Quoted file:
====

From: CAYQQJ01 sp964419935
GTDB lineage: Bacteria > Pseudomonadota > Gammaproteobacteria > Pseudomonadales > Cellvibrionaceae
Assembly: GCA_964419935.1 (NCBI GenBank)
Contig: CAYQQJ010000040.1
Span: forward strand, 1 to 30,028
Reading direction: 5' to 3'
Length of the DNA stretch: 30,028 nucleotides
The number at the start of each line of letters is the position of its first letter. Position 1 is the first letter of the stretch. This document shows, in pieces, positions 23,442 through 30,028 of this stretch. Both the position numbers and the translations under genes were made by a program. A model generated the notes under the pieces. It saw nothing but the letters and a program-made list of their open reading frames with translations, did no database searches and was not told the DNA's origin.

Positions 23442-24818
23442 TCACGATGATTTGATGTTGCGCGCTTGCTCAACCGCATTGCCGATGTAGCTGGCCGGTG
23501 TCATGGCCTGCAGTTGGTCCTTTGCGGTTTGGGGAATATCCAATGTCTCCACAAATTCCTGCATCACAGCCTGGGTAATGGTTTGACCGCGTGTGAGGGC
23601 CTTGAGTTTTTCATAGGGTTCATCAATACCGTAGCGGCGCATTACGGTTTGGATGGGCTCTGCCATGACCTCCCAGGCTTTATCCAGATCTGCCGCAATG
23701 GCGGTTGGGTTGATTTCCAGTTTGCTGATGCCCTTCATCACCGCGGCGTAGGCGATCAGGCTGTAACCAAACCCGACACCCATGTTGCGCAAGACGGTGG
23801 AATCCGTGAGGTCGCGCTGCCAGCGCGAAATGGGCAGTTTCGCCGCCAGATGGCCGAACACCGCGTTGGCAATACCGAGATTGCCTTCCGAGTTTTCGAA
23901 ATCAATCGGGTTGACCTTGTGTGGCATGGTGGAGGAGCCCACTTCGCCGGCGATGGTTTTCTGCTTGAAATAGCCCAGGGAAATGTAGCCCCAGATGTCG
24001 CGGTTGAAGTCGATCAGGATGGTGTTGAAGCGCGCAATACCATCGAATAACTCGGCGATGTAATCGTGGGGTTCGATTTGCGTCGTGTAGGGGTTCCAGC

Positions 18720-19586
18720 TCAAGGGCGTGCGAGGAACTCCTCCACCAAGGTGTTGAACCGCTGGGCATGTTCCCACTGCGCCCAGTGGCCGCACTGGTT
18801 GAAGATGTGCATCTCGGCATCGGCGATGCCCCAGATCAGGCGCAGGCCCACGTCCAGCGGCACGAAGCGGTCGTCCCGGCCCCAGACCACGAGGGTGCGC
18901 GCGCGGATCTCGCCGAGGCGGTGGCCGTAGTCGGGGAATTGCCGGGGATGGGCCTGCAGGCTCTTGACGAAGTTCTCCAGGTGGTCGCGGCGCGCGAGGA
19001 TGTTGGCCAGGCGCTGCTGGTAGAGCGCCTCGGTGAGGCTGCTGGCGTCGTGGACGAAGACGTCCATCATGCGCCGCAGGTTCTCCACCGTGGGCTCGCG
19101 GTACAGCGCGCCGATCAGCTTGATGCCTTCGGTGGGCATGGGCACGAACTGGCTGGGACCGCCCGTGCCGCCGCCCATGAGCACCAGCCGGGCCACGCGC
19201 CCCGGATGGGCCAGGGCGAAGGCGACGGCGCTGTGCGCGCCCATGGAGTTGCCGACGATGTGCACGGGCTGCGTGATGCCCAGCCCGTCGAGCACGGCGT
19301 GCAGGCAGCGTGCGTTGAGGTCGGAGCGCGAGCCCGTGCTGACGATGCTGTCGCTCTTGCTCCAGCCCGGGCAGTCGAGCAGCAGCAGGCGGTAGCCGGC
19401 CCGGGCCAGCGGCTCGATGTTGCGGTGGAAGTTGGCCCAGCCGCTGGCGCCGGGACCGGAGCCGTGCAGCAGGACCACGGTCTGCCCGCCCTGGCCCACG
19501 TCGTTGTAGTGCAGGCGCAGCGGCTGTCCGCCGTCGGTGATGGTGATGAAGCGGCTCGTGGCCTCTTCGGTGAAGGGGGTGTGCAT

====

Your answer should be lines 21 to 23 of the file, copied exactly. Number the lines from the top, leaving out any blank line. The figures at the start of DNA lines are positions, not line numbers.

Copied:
19001 TGTTGGCCAGGCGCTGCTGGTAGAGCGCCTCGGTGAGGCTGCTGGCGTCGTGGACGAAGACGTCCATCATGCGCCGCAGGTTCTCCACCGTGGGCTCGCG
19101 GTACAGCGCGCCGATCAGCTTGATGCCTTCGGTGGGCATGGGCACGAACTGGCTGGGACCGCCCGTGCCGCCGCCCATGAGCACCAGCCGGGCCACGCGC
19201 CCCGGATGGGCCAGGGCGAAGGCGACGGCGCTGTGCGCGCCCATGGAGTTGCCGACGATGTGCACGGGCTGCGTGATGCCCAGCCCGTCGAGCACGGCGT